“We’re in a situation where people are calling for income equality, but I don’t think that everybody deserves to live in relative luxury,” Josefek said. “I’ve worked really hard, and it’s fabulous that we were able to make this work…it’s a conversation that’s wonderful to have, giving people inspiration, but the idea that anybody is entitled to live anywhere they want isn’t practical.”
Real estate professionals working throughout the South Bay are feeling the pressure — and choosing to do business elsewhere.
A feeling of exclusion is just what concerns District 5 councilwoman Laura Emdee, who’s seen rumblings in online forums that residents want to establish an exclusionary air, for both potential residents and incoming businesses.
“I don’t want Redondo to have a reputation that we are not welcoming to businesses, but I also don’t want us to be a city that isn’t welcoming; that’s not the place I want to be, and I don’t want people to feel excluded,” she said. For her, it’s as much a problem in current-day Redondo as it is for the city’s future.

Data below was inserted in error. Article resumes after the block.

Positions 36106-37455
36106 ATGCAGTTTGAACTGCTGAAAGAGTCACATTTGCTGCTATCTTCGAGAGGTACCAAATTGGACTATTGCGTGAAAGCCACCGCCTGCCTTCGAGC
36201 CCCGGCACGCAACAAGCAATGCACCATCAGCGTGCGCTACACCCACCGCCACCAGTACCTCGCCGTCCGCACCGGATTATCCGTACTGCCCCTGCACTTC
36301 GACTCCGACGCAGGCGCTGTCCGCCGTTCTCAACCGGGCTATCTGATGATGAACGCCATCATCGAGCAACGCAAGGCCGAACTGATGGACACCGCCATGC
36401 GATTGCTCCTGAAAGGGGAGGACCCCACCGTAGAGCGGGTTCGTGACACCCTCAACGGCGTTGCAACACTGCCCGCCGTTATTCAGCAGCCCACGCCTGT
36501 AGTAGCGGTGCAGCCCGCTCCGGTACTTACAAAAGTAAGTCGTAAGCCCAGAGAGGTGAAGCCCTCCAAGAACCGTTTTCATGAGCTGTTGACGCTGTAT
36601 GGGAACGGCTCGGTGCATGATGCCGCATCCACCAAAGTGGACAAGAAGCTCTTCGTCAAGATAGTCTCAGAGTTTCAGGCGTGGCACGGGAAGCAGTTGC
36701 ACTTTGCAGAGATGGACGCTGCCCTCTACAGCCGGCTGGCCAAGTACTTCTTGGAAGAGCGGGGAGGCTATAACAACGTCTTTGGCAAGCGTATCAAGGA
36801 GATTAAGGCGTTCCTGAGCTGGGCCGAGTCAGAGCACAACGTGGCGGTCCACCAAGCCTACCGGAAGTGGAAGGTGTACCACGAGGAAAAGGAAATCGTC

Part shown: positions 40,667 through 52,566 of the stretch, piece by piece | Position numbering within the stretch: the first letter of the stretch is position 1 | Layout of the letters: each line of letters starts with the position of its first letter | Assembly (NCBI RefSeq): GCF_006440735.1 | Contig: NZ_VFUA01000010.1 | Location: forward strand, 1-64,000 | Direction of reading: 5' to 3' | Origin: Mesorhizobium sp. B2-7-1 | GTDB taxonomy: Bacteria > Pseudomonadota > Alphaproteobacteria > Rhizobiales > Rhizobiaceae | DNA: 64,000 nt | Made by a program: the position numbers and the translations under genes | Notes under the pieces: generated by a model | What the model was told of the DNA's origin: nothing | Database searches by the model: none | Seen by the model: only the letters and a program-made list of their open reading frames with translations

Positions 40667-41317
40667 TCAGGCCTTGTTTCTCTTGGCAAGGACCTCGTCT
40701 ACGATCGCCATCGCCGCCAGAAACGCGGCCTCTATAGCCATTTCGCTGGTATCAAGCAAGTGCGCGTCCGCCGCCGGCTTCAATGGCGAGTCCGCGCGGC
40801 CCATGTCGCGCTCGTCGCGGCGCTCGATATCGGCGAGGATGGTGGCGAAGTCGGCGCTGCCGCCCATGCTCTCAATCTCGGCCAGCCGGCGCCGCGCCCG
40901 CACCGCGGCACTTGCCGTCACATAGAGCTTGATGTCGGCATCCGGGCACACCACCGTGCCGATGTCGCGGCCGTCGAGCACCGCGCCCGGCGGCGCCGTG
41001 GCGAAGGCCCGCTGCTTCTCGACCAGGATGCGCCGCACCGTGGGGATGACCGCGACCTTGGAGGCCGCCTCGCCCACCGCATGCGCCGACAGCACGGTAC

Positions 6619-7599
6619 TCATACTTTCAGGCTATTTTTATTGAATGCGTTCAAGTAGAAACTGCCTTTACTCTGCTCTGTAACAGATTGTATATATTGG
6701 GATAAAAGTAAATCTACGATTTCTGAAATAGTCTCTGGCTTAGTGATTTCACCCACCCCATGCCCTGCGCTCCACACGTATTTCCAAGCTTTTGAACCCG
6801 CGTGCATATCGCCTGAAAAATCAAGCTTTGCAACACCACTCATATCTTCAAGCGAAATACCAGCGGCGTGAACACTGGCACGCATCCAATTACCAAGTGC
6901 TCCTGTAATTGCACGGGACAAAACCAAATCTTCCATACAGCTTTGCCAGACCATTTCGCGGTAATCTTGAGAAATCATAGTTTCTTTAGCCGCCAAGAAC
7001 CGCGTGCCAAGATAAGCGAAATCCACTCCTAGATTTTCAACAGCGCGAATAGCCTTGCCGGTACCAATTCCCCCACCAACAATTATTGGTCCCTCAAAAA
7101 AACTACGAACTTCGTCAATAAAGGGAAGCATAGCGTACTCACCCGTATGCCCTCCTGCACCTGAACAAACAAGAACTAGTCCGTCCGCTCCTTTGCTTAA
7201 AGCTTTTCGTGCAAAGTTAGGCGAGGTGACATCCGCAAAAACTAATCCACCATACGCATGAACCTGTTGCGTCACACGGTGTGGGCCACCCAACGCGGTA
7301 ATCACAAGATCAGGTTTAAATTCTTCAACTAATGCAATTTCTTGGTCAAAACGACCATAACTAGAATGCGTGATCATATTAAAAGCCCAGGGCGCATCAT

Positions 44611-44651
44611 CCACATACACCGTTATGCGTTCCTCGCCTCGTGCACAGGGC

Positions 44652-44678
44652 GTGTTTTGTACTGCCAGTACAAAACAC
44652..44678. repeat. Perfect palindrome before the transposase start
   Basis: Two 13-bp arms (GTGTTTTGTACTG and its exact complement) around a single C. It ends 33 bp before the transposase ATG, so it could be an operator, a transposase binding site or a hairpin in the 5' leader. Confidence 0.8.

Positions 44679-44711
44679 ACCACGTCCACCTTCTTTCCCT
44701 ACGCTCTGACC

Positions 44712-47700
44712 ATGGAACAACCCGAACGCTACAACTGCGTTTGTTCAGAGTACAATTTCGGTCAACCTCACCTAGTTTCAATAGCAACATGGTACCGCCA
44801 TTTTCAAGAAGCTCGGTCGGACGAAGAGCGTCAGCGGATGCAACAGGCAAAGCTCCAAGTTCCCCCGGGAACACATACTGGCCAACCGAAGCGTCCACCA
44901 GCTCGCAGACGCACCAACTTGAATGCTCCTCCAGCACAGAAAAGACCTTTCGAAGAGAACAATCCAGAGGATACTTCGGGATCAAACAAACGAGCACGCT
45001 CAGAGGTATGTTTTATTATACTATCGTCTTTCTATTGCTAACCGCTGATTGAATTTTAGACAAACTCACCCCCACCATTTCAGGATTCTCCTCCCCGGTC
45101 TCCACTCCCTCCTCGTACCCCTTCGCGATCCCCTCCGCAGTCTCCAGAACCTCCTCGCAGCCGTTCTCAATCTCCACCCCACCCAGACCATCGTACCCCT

“One of the reasons I don’t have a problem with mixed-use is, how are our kids, or our parents who no longer need their big, empty house going to afford local home prices? It’s become a supply and demand issue: With fewer houses and more people, costs go up,” she said. “That’s great for those of us who already own, but what about our kids or our parents? We need to have other options too.”
Redondo, Brand argues, has plenty of residential development as it is.
“We’re as densely packed as any town can hope to be, so when it comes to additional development we have to look at the fact that we have significant traffic congestion, 11 overloaded intersections, constraints on water…all of these impacts are very important,” Brand said.
But a fear of traffic isn’t enough of a justification to push back against traffic, according to Boarnet.
“To be a bit blunt, if you’re worried about traffic, putting all of a town’s residents in one place, and jobs in another place, creates a built-in need for commuting and traffic,” he said. According to Bournet, good mixed-use development is “part of the way to help cope with traffic, as opposed to the opposite.”